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Authorization Building Blocks

Authorization Modeling

This guide introduces a few Building Blocks, which are commonly-seen elements of authorization models, and then presents a few real-world Patterns that combine these Building Blocks in ways applications can use.

Building Blocks

Authorization models often consist of a few independent concepts that can be combined in an Oso policy. Each such concept is called a Building Block.

Roles

Roles are one of the most useful building blocks for talking about authorization. A role represents a named set of permissions given to a specific actor on a specific resource. A single role can extend permissions to multiple actors over multiple resources through the use of Actor and Resource Hierarchies. Roles are a very general building block that can be used to represent any kind of relationship between an actor and a resource, so practically any use case can be modeled using roles.

Resource Hierarchies

It’s common to organize resources into hierarchies, where access flows from resources to their subresources. Three common patterns using this building block are Ownership/Sharing, Org Roles, and Files / Folders. In all of these cases, a resources are grouped beneath other resources. Only the names have been changed.

Actor Hierarchies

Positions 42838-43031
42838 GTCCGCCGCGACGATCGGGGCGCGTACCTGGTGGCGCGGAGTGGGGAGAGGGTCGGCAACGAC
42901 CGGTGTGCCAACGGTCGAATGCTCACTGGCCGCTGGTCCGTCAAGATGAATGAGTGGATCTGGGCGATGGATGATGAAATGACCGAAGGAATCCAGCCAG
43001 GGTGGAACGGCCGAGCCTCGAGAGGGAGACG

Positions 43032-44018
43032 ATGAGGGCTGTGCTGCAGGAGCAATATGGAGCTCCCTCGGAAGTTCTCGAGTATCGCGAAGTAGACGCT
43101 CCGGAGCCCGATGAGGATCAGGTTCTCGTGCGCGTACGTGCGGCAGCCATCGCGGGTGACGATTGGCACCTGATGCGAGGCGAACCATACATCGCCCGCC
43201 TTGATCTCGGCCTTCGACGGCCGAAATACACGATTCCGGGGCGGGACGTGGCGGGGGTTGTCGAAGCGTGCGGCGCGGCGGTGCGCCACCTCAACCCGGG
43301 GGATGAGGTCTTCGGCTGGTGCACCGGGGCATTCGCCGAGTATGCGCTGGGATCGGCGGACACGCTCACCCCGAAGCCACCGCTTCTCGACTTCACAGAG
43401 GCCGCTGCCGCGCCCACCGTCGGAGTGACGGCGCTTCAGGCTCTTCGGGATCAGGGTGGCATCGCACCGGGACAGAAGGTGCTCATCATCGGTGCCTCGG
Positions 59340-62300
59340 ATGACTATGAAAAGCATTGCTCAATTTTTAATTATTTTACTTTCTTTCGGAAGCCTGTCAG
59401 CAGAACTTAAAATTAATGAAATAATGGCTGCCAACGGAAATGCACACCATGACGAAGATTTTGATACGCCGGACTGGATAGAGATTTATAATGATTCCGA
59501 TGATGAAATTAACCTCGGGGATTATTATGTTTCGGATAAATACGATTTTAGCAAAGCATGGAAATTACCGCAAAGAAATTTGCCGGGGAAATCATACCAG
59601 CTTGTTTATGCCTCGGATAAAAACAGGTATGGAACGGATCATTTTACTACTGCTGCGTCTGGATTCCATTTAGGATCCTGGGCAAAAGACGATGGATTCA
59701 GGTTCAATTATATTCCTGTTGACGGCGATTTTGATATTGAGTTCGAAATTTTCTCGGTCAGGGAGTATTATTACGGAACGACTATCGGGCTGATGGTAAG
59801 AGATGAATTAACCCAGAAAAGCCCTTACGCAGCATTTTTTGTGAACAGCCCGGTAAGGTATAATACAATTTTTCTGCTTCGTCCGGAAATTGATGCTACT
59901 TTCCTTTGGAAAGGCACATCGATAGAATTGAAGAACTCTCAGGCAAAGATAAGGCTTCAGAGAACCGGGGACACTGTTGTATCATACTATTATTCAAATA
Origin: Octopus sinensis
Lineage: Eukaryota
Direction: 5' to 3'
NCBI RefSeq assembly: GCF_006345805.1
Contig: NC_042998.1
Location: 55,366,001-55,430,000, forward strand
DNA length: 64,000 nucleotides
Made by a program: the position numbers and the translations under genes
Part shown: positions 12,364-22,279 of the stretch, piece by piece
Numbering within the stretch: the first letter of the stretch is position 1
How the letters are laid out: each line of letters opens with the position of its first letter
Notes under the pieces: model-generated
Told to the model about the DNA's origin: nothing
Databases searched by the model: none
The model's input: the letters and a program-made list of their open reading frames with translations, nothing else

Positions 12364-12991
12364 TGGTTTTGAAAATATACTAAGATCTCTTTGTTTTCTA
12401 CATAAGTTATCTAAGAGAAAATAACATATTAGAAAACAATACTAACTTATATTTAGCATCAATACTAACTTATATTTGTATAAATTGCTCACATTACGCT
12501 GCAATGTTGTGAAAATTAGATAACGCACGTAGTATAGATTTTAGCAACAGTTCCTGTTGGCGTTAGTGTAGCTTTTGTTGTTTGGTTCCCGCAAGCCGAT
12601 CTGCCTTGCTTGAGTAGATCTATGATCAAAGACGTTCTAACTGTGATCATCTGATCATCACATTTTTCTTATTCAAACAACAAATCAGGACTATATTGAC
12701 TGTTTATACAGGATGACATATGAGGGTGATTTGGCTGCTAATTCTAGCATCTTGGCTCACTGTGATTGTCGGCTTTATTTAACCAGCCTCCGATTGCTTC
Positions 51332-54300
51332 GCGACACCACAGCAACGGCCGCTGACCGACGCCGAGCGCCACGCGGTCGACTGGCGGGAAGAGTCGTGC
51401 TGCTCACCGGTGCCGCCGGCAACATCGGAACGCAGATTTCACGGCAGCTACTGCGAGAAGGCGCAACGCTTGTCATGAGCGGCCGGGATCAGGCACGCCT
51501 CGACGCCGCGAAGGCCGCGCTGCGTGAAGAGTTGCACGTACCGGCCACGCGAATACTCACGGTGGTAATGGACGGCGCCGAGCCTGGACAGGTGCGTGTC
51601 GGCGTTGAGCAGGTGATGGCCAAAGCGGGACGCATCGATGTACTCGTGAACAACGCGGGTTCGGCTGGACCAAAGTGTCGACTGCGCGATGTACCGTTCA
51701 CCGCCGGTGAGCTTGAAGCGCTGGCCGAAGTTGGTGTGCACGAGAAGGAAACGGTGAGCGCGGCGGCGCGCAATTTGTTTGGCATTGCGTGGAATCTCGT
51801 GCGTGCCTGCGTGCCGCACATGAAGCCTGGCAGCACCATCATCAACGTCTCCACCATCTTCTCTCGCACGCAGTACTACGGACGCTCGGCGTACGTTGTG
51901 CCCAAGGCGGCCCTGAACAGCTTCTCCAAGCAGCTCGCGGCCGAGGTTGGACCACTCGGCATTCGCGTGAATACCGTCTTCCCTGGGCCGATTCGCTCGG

It’s often useful to arrange actors into hierarchies. Two common patterns using this building block are Groups and Organizational Charts. In the first case, permissions belonging to a Group are shared by the Group’s members. In the second case, permissions belonging to workers are shared by their managers.

Attributes

Attributes describe information about actors and resources. An attribute on a particular actor or resource provides information about that actor or resource. Information from attributes on a specific actor and on a specific resource can then be used to determine whether to give the actor a specific permission on that resource.

Patterns

Authorization models in real-world applications usually combine a number Building Blocks, and there are some common Patterns of how the Building Blocks go together in applications.

Org Charts

Organizational charts are a common kind of Actor Hierarchy that capture the authority structure of an organization. In this example, managers automatically inherit all the permissions of their subordinates.

Oso Policy

# A manager has permission to do anything their workers can.
has_permission(manager: Actor, action: String, resource: Resource) if
  has_relation(manager, "manager", worker) and
  has_permission(worker, action, resource);

CLI Example

# This shows that granting a permission to Bob grants Eve permission,
# since Eve is Bob's manager's manager.
oso-cloud tell has_relation User:bob "manager" User:alice
oso-cloud tell has_relation User:alice "manager" User:eve
oso-cloud tell has_role User:bob "reader" Repo:service